No state is spared a roasting in this 19th-century nickname map
Image: Library of Congress
When a livestock supply company tries to get clever, the result is likely to be something like this “odd and obscure” (h/t Slate) map of the U.S. showing common state nicknames of the day, many of which haven’t changed since the map was printed as a promotional offering by H.W. Hill & Co. in 1884. Each state’s nickname is illustrated by a portly porker doing whatever it is that state would probably rather not be known for doing best: New York’s “knickerbocker,” Ohio’s “buckeye” and Michigan’s “wolverine” are present and accounted for; Kentucky’s “corn cracker” and Georgia’s “cracker” are similarly skewered.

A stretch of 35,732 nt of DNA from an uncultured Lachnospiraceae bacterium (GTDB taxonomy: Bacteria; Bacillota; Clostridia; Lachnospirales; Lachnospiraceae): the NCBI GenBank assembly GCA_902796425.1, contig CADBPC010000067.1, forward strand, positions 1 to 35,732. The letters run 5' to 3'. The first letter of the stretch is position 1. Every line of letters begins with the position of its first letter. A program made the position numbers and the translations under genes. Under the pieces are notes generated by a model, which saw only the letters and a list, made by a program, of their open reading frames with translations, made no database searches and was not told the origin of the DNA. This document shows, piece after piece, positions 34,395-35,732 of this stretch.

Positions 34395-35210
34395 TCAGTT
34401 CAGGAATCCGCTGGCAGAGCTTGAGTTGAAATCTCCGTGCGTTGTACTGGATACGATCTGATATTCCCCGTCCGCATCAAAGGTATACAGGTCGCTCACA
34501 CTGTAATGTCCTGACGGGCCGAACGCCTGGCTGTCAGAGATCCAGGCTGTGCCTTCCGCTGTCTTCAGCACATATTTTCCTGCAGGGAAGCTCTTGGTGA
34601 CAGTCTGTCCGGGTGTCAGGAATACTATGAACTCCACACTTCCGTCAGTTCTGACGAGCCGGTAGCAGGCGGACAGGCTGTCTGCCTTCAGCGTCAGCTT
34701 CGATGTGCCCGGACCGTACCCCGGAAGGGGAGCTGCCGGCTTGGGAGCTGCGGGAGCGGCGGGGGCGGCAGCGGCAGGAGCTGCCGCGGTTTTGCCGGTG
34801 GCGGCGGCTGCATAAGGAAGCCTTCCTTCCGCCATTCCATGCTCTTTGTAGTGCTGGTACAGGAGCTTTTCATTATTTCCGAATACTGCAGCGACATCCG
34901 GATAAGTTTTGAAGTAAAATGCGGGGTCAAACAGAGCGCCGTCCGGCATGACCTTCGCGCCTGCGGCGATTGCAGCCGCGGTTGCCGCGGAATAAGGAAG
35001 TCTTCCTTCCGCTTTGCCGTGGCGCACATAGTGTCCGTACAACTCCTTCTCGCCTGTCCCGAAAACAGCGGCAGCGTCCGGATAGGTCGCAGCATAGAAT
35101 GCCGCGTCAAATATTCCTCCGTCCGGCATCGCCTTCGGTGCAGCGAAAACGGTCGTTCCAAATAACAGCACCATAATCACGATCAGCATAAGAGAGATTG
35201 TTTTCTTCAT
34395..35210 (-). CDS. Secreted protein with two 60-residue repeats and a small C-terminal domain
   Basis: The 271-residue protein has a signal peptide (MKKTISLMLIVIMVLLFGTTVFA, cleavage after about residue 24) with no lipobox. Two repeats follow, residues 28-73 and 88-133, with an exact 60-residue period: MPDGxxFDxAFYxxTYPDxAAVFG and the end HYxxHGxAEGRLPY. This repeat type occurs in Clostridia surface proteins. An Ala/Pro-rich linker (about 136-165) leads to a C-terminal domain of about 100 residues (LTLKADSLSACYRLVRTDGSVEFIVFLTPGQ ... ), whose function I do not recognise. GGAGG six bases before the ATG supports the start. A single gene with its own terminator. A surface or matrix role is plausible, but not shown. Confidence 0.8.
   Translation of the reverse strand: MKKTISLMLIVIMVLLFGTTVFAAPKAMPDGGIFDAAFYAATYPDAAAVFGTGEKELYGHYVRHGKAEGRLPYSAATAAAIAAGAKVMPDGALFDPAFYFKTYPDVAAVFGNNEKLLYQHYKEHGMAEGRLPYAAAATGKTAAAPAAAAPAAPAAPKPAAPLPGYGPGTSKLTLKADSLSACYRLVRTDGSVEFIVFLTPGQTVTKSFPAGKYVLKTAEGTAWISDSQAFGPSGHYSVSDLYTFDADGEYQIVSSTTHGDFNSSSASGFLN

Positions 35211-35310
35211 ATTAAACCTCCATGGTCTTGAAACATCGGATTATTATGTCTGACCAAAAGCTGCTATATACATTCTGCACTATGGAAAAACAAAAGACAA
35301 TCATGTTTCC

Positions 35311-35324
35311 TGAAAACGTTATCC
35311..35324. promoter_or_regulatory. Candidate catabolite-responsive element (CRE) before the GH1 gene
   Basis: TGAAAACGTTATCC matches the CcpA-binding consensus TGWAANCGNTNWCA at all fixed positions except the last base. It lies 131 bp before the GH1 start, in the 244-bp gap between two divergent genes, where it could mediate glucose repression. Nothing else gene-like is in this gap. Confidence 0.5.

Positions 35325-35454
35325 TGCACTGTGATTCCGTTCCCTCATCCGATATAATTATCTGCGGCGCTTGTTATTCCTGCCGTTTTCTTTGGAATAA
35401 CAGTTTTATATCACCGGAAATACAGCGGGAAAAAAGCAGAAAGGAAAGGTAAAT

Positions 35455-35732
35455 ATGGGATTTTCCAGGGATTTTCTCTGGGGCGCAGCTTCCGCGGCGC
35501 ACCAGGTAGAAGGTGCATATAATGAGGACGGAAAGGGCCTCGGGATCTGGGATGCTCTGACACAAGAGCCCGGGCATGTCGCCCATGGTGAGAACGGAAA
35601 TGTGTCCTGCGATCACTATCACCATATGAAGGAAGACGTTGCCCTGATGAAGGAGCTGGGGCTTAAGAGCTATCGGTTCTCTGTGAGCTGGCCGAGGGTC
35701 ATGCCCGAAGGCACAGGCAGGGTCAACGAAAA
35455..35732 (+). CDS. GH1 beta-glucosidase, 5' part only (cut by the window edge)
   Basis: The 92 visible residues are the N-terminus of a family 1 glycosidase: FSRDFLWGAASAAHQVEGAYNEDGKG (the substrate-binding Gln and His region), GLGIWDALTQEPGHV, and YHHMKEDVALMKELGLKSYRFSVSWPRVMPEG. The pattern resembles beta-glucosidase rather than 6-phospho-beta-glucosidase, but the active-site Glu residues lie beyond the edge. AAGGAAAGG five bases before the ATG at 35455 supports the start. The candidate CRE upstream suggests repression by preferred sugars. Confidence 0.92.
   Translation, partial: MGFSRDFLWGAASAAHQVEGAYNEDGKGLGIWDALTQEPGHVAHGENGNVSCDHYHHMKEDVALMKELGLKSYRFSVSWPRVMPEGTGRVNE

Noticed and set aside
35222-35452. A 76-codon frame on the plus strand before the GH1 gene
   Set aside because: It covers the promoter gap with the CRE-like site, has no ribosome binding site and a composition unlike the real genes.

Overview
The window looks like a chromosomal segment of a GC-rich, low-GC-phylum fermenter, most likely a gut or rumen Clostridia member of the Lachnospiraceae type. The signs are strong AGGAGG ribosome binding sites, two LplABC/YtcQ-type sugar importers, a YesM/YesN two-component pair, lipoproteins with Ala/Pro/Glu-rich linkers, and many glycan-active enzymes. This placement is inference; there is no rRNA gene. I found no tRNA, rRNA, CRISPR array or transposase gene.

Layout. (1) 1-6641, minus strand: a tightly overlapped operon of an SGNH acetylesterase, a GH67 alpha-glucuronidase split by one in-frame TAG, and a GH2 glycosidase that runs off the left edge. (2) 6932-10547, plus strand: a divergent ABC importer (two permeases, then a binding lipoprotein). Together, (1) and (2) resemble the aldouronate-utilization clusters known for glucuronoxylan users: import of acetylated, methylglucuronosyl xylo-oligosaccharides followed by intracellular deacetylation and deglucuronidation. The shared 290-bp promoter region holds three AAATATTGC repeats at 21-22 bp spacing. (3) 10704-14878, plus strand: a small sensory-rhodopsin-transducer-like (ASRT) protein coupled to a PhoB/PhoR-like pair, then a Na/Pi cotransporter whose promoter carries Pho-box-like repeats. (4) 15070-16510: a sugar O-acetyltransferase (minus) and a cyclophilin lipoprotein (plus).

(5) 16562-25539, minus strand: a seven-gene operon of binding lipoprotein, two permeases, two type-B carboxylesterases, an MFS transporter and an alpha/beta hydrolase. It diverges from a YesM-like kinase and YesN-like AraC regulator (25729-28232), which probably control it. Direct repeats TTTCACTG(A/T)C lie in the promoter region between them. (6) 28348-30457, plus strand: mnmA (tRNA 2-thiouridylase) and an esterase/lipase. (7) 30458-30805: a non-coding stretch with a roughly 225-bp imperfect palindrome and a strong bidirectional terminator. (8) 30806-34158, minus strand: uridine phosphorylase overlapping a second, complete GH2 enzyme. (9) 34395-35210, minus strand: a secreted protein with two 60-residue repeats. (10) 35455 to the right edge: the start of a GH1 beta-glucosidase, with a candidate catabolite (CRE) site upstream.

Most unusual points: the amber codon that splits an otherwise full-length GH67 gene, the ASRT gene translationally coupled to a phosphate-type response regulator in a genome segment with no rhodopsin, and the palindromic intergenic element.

North Dakota is certainly “in the land of the Dakotas” but we’re not sure why South Dakota is the land of the “bug eater.” Florida’s obsolete nickname of “fly up the creek” apparently refers to the state’s native green heron, South Carolina’s “weasel” is one we haven’t heard, and Utah’s version is a bit ham-fisted in its depiction of a pig with what looks like several wives. It’s yet another illustration of the way we love to use maps to sort out social subtleties, from how many hipsters are in our neighborhood to what the nightlife is like. Check out the map and see how your home state gets a ribbing.
Images: Library of Congress